Try Googling filmmaker Abel Ferrara, and you’ll get links to movies like Bad Lieutenant and King of New York (plus a lot about documentaries and shorts, too). He’s kind of known for a certain, shall we say, intense and gritty tone, which would make his newest, the mostly reflective Tommaso, what people call a departure.
The always spectacular Willem Dafoe (who was robbed by not getting that Oscar for The Lighthouse) stars as the titular Tommaso, an older American gent with a much younger wife and a toddler (played by Ferrara’s real life family  Cristina Chiriac and Anna Ferrara), all of whom live in Rome. Its opening act feels like an Italian version of the movie love letter to New York, with Tommaso sipping coffee in laughter-filled shops, boning up on his Italian with a private tutor (Dafoe’s Italian is surprisingly great) and attending welcoming AA meetings with very interesting people who seem to hang on his every word. But hidden within that seeming domestic and geographic bliss are Tommaso’s fear of has-been-ness, impending age, a wife and daughter who barely seem to acknowledge his existence and any number of fantasy situations bubbling up in his subconscious as he works on his new screenplay for some kind of comeback.
Tommaso is, seemingly, a loosely-based bit of Ferrara’s actual fears coming to life onscreen, a vulnerable display that feels like a cinematic stroke of brilliance and openness until one realizes it’s rooted in a self-indulgent assumption that aging white men who feel things about movies are sooooo interesting (I am aware of the irony in writing that sentence in a film review).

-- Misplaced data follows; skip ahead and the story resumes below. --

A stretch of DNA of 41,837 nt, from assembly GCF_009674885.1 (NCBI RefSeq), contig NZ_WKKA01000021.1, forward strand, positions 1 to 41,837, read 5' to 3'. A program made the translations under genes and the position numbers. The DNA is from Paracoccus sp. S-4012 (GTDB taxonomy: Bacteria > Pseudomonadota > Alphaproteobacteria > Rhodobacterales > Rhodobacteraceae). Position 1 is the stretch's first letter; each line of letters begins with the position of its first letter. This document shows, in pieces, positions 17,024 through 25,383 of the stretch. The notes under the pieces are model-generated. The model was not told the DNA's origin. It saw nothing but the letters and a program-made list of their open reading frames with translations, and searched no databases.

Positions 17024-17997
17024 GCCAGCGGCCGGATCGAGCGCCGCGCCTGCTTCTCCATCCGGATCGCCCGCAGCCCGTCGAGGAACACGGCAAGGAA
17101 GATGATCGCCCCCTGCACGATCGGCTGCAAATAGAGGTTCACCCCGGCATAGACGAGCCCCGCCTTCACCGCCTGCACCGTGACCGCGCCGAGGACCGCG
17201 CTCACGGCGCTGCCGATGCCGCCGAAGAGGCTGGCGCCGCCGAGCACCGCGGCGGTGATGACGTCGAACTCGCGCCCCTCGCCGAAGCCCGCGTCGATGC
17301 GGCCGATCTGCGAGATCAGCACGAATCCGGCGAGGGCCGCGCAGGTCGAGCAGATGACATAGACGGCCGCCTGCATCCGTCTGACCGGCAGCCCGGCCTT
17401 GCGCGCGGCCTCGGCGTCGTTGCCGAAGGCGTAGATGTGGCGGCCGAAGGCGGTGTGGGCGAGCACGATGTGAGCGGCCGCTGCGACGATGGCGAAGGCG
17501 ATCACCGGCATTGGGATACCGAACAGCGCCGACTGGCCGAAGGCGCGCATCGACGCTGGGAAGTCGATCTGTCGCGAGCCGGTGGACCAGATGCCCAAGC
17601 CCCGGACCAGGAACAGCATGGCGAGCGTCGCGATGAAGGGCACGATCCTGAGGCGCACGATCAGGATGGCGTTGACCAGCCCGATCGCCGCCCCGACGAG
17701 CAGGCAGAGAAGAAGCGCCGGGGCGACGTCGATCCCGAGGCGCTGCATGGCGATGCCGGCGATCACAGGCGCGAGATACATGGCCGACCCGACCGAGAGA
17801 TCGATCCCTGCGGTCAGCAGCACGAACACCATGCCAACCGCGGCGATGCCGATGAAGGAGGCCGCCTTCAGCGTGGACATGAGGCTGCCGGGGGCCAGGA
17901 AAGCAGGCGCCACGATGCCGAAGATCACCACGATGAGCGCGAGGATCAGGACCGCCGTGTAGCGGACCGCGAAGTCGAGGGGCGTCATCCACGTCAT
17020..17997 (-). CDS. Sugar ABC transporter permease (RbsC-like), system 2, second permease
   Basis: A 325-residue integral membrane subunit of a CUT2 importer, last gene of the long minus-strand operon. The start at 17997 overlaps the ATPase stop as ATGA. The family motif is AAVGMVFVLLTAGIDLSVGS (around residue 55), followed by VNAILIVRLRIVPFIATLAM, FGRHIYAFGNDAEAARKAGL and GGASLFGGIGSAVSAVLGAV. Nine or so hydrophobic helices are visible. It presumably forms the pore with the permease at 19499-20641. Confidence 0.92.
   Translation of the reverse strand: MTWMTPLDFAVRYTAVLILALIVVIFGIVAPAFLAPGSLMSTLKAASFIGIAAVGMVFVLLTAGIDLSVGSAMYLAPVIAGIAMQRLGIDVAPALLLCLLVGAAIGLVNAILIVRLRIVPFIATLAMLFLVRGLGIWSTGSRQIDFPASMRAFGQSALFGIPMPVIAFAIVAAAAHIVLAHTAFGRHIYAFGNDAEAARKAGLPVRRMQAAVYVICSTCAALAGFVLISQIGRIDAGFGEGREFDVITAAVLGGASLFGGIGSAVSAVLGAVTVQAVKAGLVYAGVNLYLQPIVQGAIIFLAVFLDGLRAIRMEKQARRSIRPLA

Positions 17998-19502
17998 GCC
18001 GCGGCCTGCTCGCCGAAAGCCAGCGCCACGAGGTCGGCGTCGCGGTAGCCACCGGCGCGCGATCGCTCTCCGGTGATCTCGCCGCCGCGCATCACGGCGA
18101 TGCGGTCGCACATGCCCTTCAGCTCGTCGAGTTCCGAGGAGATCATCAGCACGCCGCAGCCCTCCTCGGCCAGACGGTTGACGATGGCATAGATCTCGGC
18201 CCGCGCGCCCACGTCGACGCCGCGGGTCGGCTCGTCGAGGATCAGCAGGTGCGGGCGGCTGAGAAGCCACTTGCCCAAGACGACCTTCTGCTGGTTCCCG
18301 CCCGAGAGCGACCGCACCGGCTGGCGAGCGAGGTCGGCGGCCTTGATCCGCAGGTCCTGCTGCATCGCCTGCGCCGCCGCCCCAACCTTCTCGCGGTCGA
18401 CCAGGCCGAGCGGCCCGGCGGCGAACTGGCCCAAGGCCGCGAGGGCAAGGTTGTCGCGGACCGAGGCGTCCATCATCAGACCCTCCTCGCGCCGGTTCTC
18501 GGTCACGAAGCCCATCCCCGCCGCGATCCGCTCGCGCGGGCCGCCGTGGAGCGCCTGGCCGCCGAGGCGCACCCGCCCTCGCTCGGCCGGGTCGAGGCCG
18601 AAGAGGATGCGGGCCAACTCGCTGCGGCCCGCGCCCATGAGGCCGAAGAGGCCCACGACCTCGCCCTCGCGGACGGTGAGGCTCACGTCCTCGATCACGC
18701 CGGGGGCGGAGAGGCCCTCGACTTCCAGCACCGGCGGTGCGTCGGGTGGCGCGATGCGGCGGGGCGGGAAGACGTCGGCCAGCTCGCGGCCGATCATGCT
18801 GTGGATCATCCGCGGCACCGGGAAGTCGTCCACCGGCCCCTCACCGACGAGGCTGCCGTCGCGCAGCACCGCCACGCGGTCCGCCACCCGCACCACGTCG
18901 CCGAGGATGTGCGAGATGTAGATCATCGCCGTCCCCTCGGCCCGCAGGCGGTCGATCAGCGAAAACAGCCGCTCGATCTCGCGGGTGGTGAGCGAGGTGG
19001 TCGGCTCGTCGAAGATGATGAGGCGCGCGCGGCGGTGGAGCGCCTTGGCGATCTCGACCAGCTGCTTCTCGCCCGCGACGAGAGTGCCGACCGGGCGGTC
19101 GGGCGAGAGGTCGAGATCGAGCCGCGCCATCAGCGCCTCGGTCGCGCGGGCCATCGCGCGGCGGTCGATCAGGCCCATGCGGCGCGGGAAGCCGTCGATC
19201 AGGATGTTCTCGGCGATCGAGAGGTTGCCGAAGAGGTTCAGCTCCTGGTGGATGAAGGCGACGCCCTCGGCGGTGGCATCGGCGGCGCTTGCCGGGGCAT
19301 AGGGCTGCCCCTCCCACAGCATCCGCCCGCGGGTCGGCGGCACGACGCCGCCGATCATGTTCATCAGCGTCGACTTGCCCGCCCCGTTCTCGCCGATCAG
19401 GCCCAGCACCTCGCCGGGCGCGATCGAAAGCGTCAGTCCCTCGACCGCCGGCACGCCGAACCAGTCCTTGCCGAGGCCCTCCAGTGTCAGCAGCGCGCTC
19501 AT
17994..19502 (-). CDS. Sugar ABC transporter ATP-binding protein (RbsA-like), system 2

Dafoe is natural as ever, and it’s hard not to feel for him when his AA buds make eye contact while his wife doesn’t. But whereas Almodóvar’s culling from his own life for broader themes based in experience often borders the sublimely relatable in films like Pain & Glory, Ferrara’s take feels like a midlife crisis in film form, only without any real learning. This deflates some of the suspense he builds otherwise, and it certainly doesn’t make us empathize with Tommaso. But then, maybe we’re not meant to. Maybe he’s actually supposed to be a sort of cautionary tale.

Either way, Ferrara shot the thing himself with almost no budget in and around his own Roman home, and guerrilla-style filmmaking and expert cinematography make Tommaso a mostly -worthy entry for his resume. Just ask yourself—do you like character studies?

+Dafoe; incredibly shot with tiny budget
-Self-indulgent; moves at a snail's pace

Directed by Ferrara 
With Dafoe, Chiriac and Ferrara, NR, 115 min.